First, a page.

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Re: [RC] horse shopping and the spookiness scale - Kathy Mayeda

To me, spookiness is one of the easiest things to resolve.  Even with my ding-dong Bey Shah bred horse, I've been able to manage his spookiness.  He has other quirks that I'm trying to work with, but he's done well with all the scary green balls, Arab eating rocks and mice in the bushes.  However, it did take a lot more work to get him there, and I still work on it. Lot of desensitization on the ground, then in saddle.  That's the reason why I joined the local Parelli group so I could work on these issues in mayhem group settings - and I didn't have to do it with the other two. He spooks by grabbing the ground, no 180s and I've never been dumped off of him but I have bailed off of him on his bucking uphill sprees (not spooking - just sheer exuberance).  I did better with him by letting him look at stuff after he spooks so that it can get his brain back.  I have had him for several years and we are still learning to trust each other - it's hard work for and with him.
 
My most trustworthy horse - coincidently the one I have the endurance miles on -  has a scar in his left eye from a corneal ulcer, so he tends to shy and do a very quick 180.  Since he's normally such a good boy I ride him with totally loose reins so I'm usually un prepared to prevent the turn, and he dumps his shoulder on the 180 and I'm on the ground.  (I'm usually white knuckling on the other guy)  Two times to the ER with minor injuries from that guy.   He is a quiet inward worrier and sometimes I don't pay attention that he's concerned about something until I'm on the ground.  He hasn't done that for years though, a nd he did it so infrequently anyway.  I never reprimand him because he always has a "omigawd I blew it Mom, so sorry" look on his face after he turns around and sees me on the ground.  Honest spooks.
 
My mare - that we both went through our green on green means black and blue times together - spooks at things on the ground, so when she's wound up I have her on the bit and with leg pressure on if she shows sign of putting her head down to have a drama queen moment.   Dishonest spooks. She used to trot fast and then slam on the brakes, so this cured her of doing that.  She's great on the trail now and is everyone's favorite horse to ride.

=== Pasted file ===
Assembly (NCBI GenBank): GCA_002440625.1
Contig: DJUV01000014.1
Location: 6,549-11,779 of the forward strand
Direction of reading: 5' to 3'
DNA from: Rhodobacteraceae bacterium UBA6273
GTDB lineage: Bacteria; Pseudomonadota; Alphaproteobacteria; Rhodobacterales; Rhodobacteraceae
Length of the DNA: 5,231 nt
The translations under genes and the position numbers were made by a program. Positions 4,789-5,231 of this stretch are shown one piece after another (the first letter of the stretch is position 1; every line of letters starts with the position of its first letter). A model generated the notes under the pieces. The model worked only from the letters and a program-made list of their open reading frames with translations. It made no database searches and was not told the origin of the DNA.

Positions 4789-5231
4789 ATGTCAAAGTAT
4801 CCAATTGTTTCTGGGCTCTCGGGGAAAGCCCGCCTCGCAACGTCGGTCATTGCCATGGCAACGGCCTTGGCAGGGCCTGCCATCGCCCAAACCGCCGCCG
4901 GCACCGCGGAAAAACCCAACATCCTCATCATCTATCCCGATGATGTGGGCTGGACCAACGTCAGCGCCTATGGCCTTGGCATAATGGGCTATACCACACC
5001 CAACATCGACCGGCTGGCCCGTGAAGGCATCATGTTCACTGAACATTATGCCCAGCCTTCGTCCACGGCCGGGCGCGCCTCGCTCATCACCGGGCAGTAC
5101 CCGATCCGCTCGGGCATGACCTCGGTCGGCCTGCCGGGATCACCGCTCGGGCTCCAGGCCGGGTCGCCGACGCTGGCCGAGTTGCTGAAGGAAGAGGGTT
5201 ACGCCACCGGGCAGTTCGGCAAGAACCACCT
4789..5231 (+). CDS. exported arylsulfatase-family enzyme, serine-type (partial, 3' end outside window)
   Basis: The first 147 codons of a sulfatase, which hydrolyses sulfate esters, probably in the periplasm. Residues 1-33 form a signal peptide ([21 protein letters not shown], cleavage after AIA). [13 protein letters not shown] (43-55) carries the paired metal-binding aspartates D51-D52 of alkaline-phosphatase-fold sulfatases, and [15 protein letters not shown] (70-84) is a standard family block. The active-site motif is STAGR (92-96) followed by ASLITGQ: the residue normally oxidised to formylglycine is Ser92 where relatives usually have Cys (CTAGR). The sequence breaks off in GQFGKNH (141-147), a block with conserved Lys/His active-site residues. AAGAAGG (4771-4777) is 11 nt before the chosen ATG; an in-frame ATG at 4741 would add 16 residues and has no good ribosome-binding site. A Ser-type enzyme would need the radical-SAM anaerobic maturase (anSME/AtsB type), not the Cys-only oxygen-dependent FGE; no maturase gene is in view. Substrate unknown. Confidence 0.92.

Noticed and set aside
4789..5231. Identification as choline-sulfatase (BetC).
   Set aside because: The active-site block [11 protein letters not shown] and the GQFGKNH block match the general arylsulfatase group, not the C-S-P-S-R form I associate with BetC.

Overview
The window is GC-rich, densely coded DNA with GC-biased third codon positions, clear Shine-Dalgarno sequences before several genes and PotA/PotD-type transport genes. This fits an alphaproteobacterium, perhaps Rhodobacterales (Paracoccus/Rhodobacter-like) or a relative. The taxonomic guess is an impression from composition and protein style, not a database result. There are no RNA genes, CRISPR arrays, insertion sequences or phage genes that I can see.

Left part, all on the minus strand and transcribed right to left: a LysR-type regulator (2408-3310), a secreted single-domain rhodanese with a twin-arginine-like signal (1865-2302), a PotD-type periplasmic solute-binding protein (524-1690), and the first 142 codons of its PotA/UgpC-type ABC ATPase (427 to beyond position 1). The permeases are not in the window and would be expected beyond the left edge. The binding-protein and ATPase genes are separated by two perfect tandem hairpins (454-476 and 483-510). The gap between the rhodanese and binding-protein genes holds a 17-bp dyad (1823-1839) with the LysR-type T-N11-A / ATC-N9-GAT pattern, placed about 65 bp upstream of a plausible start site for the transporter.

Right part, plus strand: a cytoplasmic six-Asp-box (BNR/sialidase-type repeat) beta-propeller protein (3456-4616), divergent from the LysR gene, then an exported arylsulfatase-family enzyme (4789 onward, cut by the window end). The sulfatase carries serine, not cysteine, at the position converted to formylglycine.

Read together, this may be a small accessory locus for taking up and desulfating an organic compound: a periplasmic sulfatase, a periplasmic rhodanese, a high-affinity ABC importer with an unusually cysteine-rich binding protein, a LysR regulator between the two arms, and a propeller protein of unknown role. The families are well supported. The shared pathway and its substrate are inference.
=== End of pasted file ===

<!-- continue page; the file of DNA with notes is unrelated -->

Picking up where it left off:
That's my three horse study.  I know of others that never felt comfortable with their new horses and then moved them on to other homes.  There's a pretty good chance that other people would have given up on a horse like Drako, or they would have welcomed the challenge of having a difficult horse.  To me, he's been a valuable learning experience - I'm a better rider and horsewoman because of him even if he's taking a long time to get on the endurance trail.  (He rather be an arena horse so he doesn't get sweaty.)
 
I also think that some Arabs are pretty darn good at testing their riders by spooking to see what they would do, if they can intimidate the rider into getting off, so they can go back to the barn to socialize with their buds! 
 
K.

On Tue, Aug 19, 2008 at 9:39 AM, Cindy Stafford <cjstaf@xxxxxxx> wrote:
once again, i'm going to have to beg your collective advice.
 
I've been casually horse shopping for a while for a new LD horse.  One of the qualities I'm looking for is a horse that is low on the spookiness scale, lol.
 
But here's where i'm perplexed.  How do you judge a horse that may shy a lot just due to being green, but may grow out of it with additional miles?  Versus one that will always be a 'spooker'?
 
Or should I pay more attention to how the horse reacts when it spooks?  Like a stop, stare and blow is a lot more easier to handle for me than one that might react with the spin and bolt, or worse, rearing/bucking (gasp!).
 
I"m not a green rider, but am seeing the results of my limited experience of too many miles on only one horse, and one that became relatively bombproof fairly quickly LOL.  I don't mind getting one that is green and spooky and working iwth it slowly (i'm in continuous lessons with a trainer, so have others more experienced to work with me).  But am wanting to avoid the one that may never grow out of having extreme meltdowns versus the casual sidestep.
 
comments?  thanks again as always for your opinions.
 
cindy


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[RC] horse shopping and the spookiness scale, Cindy Stafford